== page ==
Static verification is a bad start for this task. It's based on an assumption that it's possible to verify correctness of the program automatically. It's not feasible in real world, and expecting the program to check arbitrarily complex code without any hints is just plain dumb. Usually software for static verification ends up requiring hints all over source code, and in the end generates lots of false positives and false negatives. It has some niche, but that's it. (See introduction to "Types and programming languages" by Pierce)
While these kind of tools were developed by engineers for their own simple purposes, real solution have been baking in an academy. It was found that types in statically typed programming languages are equivalent to logic statements given everything goes smooth and language doesn't have some kind of bad behaviour. This is called "Curry-Howard correspondence", and the embedding of logic into types is "Brouwer-Heyting-Kolmogorov logic". The most powerful proofs are possible only in the languages with powerful types: dependent types. If we forget all this terminology for a while, this means that we can write programs that carry proofs of its own correctness, and these proofs are checked while the program gets compiled, with no executable file given in case of failure.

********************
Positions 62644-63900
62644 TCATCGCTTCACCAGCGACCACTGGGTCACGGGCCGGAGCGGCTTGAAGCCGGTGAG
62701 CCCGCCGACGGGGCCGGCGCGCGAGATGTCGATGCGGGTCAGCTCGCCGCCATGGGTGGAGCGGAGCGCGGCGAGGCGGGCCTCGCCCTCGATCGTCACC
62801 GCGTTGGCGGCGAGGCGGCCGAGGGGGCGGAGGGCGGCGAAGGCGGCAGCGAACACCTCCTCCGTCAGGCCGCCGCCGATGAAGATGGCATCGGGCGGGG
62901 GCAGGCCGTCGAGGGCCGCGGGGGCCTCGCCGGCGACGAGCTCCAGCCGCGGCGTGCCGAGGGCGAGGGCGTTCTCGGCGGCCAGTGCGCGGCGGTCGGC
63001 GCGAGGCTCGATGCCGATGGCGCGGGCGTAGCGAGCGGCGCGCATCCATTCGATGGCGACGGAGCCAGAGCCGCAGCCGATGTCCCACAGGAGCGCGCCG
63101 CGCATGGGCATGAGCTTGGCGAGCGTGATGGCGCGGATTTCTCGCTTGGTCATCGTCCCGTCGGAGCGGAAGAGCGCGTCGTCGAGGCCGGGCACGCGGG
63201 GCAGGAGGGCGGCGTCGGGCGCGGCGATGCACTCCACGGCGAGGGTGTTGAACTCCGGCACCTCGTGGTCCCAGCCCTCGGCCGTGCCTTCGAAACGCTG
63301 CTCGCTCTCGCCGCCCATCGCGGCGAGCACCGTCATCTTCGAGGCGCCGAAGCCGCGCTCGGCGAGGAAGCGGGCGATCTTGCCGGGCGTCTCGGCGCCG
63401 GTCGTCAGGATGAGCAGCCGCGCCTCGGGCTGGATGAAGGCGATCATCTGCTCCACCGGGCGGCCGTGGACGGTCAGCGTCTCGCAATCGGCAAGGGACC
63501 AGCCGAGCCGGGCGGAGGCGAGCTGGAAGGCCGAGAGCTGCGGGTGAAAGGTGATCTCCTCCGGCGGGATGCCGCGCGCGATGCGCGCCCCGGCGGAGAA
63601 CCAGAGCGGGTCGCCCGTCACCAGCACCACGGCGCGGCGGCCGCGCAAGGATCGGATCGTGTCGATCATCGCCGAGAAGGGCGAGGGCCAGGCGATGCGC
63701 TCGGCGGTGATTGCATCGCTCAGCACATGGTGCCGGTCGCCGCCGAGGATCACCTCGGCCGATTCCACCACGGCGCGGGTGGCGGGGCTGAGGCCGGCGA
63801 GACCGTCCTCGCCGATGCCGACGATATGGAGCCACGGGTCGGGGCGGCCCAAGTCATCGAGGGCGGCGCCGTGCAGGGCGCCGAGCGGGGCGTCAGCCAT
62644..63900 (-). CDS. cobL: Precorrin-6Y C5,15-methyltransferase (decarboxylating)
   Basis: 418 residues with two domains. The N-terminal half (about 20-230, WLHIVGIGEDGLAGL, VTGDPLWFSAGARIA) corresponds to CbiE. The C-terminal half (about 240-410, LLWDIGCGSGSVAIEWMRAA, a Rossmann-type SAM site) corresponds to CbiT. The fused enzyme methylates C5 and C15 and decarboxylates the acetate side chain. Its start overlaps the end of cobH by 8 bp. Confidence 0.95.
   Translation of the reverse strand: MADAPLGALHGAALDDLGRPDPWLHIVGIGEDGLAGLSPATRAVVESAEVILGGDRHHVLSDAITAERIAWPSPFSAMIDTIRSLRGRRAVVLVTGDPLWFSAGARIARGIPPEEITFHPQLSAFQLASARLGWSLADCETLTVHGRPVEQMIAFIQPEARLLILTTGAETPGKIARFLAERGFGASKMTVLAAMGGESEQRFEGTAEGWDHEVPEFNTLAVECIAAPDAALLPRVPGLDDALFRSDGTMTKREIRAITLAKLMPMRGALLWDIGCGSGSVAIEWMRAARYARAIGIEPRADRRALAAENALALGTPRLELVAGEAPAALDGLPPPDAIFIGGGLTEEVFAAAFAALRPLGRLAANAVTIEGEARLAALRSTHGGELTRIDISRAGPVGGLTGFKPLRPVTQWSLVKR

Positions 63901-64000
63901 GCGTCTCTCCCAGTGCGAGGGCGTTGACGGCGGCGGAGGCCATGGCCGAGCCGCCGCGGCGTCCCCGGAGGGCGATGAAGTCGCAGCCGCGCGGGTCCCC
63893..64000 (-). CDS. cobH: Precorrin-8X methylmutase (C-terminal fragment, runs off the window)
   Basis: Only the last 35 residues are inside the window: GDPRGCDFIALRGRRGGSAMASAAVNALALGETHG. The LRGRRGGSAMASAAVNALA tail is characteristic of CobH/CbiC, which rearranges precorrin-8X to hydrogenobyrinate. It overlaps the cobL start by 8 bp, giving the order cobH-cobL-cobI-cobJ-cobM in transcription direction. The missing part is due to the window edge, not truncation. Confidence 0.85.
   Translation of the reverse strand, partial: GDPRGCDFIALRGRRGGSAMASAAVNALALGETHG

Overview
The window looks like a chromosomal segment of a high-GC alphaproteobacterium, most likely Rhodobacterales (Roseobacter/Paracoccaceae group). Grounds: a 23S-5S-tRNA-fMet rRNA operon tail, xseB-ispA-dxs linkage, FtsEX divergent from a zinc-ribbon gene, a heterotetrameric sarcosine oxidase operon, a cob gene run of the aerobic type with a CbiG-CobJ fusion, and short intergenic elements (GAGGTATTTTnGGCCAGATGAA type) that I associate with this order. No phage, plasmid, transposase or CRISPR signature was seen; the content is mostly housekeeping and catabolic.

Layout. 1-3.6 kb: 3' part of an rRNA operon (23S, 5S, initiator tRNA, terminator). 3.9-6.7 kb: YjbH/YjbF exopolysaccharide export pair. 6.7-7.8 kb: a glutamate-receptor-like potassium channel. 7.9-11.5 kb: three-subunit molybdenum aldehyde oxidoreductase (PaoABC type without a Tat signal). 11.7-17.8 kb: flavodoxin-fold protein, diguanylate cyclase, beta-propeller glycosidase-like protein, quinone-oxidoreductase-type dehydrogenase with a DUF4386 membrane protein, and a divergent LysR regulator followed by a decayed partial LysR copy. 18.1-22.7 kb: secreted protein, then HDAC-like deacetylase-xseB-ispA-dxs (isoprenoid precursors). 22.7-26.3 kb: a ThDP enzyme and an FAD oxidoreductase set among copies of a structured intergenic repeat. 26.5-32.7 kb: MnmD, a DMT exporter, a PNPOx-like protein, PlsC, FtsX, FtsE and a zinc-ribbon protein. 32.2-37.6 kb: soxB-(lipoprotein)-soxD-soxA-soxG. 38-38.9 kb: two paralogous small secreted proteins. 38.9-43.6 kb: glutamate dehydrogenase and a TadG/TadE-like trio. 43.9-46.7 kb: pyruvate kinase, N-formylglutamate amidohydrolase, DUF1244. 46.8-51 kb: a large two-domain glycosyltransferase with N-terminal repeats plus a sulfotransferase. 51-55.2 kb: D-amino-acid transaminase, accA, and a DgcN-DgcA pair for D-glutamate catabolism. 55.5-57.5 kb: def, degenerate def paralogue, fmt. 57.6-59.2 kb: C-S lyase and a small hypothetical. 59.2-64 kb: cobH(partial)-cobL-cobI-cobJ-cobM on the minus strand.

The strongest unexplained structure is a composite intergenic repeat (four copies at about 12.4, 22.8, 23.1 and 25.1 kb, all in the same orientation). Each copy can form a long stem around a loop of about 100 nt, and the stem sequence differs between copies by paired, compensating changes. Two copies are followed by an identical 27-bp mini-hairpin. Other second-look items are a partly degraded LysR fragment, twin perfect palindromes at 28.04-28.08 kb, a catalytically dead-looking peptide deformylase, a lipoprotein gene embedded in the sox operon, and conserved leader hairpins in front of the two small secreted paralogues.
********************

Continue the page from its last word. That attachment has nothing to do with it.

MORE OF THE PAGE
The positive side of this approach is that you never get any false negatives, i.e. compiled program is guaranteed to work properly according to the specification. Even without extra proofs about specification, programs in dependently-typed languages are less prone to mistakes, because divisions by zero, unhandled exceptions and overflows just never end up in an executable program.
Always writing such proofs by hand is tedious. For that there are "tactics", i.e. programs that generate proofs of correctness. These are almost equivalent to programs for static verification, but, unlike them, are required to generate formal proof.
There is a range of dependently-typed languages for different purposes: Coq, Agda, Idris, Epigram, Cayenne etc.
Tactics are implemented in Coq and probably several more languages. Also Coq is the most mature of them all, with infrastructure including libraries like Bedrock.
In case C code extraction from Coq is not enough for your requirements, you can use ATS, which is on par in performance with C.
Haskell employs weak form of Curry-Howard correspondence: it works fine, unless you start writing failing or forever-looping programs. In case your requirements are not that hard to write formal proofs, consider using Haskell.